To Write Like a Woman: Gender and Science Fiction (Part 1) (Panel)

Women's and Gender Studies / Cultural Studies and Media Studies

Martin Goffeney (University at Buffalo, SUNY)

Kellie Sharp (University at Buffalo, SUNY)

If one were to judge the genre of science fiction by the blockbuster films it has produced, one would think it is a hypermasculine, imperialist, anti-feminist genre. However, non-white, non-male people have shaped, defined, and sustained the genre throughout its existence as authors, editors, and fans. The modern founder of the genre was arguably Mary Shelley who initially published anonymously. However, authors like Ursula Le Guin and Octavia Butler are now synonymous with literary sci-fi. Furthermore, some of the most compelling and successful contemporary writers of science fiction are women of color. This shows how the genre has been consistently built by women while at the same time, the recognition for women’s contributions has grown and the diversity of perspectives has continued to evolve. But there remains far more work to be done.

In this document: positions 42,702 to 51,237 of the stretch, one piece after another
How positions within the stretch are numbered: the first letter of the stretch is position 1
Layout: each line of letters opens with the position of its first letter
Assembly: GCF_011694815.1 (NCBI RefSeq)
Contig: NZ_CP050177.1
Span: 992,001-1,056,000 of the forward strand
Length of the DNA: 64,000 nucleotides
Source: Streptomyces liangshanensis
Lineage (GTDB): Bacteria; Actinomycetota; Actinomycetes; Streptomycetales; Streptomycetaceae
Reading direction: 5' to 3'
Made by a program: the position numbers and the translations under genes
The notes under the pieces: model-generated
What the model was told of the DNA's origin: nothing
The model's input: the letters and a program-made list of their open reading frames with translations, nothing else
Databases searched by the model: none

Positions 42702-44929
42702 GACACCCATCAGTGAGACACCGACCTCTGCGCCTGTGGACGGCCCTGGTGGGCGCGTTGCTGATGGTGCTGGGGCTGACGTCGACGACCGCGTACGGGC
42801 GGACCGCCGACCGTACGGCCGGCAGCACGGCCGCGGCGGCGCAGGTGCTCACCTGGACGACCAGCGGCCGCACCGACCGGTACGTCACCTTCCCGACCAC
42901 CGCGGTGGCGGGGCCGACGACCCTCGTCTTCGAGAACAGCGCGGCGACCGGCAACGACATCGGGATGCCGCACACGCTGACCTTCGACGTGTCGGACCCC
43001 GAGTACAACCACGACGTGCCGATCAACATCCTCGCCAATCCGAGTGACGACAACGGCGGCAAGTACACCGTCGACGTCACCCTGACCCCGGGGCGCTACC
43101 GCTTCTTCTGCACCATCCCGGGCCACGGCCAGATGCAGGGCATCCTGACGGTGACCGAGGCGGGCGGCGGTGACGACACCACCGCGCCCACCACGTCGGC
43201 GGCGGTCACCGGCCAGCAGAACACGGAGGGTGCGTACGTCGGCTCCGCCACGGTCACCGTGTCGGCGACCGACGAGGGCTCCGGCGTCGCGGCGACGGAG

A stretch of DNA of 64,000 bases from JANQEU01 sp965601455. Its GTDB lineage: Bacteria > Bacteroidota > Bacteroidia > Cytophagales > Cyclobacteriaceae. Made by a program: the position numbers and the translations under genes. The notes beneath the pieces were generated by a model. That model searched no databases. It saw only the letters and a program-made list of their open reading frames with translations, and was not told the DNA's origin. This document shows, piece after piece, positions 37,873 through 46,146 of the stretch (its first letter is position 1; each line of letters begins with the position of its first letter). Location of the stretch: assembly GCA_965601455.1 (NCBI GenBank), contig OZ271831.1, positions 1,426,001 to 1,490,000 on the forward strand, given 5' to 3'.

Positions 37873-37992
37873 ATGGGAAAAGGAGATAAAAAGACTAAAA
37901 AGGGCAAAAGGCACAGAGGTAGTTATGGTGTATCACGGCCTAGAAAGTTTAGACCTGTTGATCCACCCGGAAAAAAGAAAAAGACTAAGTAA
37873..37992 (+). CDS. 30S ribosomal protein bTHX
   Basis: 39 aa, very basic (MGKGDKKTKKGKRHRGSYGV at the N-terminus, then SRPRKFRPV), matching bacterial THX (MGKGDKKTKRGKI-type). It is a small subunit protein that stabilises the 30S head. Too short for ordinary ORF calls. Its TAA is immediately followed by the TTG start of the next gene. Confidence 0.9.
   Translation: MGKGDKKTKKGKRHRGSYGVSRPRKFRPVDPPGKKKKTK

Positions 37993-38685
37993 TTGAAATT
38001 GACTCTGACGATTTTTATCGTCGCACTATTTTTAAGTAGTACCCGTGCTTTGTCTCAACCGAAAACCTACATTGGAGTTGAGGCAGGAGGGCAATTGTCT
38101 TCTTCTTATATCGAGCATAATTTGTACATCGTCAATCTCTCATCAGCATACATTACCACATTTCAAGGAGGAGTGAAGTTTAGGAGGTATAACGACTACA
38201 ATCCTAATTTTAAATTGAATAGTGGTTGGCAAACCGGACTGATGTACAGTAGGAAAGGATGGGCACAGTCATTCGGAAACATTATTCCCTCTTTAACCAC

In this panel we invite projects related to the role of women, trans and non-binary people in science fiction as well as explorations of the role of gender in the genre. Some questions that could be investigated include:

--What role have women, trans, and non-binary people had in shaping the genre?

--More specifically, what role have women, trans, and non-binary people of color had in shaping the genre?

--How has the genre allowed for expansive definitions of gender and sexuality?

--How is the genre uniquely suited for feminist and queer critiques of culture?

--Conversely, how has it historically foreclosed the possibilities of gender and sexuality?

--How does world building play a part in feminist and/or queer interventions in the genre?

--How has the genre been theorized and how does gender and sexuality play a role in that theorization?

This panel explores the relationship between gender and the evolution of the genre of science fiction.